I tried the test last night with my current home system (Marantz 7007 receiver, youtube through Marantz SACD player app, Paradigm Atom monitor v7 speakers) and could definitely hear the difference at that point.
So if this is an example of "bloom" then I now now how to equate that term to other recordings!
I, too, would not have any clue as to what caused it, as well.
@Steve Hoffman - is this the Ampex machine that Bing Crosby gave to Les Paul to experiment with multi tracking/syncing?
Is this the same recording/song on the Rare Ones LP?
Slight emphasis? Yes, your midrange failed.
No, this is serial # 8 or something, Ampex 100.
Possibly, however playing a YouTube video that is bluetoothed to a DAC and then processed through my preamp to amp to speakers is not the best test of a midrange driver. As I was trying to say, if you enjoy your speakers and the setup you have, then this is the most important test. I enjoy the midrange sound that I currently have so I am not too concerned if I "failed" the test because the difference didn't jump out and hit me over the head, oh well. Of course there is always room for improvement.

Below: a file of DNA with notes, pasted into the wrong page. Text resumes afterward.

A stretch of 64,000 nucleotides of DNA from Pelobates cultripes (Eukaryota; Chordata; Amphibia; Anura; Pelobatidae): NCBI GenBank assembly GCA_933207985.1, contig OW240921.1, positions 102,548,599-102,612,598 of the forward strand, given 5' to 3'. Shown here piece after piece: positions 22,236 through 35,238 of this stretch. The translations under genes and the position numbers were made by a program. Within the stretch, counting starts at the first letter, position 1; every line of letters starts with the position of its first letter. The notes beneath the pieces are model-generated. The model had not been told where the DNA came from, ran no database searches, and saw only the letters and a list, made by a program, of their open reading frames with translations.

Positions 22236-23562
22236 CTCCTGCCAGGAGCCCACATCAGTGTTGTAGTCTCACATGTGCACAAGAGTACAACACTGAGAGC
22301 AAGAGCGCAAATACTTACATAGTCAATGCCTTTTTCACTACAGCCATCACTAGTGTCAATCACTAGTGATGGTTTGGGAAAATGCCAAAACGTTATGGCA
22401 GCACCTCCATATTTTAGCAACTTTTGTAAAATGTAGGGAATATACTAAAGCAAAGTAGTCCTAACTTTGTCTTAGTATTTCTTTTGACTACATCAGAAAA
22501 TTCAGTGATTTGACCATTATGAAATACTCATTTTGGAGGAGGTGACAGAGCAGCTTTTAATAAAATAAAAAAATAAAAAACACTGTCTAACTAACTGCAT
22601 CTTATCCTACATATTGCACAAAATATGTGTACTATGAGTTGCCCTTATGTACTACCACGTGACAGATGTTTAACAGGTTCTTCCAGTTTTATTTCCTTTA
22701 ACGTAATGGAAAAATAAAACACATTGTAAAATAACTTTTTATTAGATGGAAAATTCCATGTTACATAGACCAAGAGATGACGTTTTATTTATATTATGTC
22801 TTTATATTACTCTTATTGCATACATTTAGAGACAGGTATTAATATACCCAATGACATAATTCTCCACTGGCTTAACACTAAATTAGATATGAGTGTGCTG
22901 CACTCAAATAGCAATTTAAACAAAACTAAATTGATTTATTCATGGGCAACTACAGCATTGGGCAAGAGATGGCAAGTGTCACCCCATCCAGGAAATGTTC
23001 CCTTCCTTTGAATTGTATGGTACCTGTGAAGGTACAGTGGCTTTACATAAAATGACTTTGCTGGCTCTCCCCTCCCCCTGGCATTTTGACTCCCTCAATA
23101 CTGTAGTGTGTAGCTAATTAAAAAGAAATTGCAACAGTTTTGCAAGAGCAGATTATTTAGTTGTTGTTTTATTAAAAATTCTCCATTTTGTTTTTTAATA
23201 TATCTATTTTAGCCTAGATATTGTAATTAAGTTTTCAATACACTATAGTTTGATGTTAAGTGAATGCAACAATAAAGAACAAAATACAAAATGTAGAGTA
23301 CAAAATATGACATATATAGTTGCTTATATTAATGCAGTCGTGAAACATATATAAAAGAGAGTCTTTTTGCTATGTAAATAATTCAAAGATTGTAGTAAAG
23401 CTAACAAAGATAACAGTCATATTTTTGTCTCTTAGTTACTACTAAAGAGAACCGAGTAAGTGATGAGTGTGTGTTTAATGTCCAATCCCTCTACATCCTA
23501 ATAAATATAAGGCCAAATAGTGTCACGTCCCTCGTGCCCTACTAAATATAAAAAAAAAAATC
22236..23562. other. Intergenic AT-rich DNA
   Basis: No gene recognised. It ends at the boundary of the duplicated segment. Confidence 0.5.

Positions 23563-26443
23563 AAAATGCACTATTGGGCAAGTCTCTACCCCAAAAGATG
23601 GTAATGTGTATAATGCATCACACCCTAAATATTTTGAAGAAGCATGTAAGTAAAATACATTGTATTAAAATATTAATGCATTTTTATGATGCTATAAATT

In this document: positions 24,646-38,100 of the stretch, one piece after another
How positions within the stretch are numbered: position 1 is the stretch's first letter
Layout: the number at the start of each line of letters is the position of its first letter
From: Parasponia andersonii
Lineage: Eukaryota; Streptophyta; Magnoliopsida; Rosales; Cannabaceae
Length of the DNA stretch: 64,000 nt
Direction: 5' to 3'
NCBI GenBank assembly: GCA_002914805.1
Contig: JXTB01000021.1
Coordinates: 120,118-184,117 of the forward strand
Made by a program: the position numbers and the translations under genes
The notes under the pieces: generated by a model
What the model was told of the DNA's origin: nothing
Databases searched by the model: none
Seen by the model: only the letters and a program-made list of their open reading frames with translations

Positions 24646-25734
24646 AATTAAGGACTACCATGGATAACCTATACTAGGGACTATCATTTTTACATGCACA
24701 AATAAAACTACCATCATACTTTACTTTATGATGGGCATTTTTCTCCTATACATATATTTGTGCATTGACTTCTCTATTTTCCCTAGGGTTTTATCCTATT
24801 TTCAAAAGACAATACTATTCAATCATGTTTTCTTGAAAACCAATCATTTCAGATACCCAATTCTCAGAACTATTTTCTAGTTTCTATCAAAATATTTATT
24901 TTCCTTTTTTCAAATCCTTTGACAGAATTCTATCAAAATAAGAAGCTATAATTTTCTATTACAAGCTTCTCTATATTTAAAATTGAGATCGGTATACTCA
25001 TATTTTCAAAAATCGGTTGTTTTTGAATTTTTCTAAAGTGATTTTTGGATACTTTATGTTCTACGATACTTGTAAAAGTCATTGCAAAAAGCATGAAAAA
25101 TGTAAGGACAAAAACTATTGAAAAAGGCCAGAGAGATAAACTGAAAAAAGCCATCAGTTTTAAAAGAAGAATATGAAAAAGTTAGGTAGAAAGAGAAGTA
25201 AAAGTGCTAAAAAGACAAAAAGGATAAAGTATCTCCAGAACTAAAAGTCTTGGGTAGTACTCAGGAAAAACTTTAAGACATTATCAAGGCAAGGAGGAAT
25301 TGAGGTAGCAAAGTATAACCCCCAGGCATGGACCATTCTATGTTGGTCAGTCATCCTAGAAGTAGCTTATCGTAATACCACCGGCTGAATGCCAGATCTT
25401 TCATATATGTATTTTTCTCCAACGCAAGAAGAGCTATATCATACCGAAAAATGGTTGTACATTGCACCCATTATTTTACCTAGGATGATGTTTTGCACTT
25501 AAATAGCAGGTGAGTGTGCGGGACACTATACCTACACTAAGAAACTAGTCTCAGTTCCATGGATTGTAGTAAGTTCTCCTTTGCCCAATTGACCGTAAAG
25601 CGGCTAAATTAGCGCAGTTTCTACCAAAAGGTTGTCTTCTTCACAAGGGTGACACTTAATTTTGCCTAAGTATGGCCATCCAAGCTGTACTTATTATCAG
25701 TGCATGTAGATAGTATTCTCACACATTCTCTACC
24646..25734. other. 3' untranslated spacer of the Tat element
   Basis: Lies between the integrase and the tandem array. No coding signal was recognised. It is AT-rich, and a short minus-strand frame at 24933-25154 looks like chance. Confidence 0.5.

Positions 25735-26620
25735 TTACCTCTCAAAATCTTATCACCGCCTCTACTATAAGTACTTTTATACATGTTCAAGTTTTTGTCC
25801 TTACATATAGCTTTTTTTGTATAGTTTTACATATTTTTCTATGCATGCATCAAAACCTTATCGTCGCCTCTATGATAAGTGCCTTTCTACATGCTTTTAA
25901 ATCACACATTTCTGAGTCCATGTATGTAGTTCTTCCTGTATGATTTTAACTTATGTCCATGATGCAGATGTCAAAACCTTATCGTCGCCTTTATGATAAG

I also hear a slight emphasis but nothing astounding and I certainly would not have picked up on it if it had not been brought to my attention. I have an old pair of B&Ws hooked up which had replaced some old Cerwin Vegas I had because they were much more detailed. I'm not very surprised, however, I'm well aware that I'm in need of an upgrade on my equipment. Every time I get to that point where I think I'm ready, something else always arises.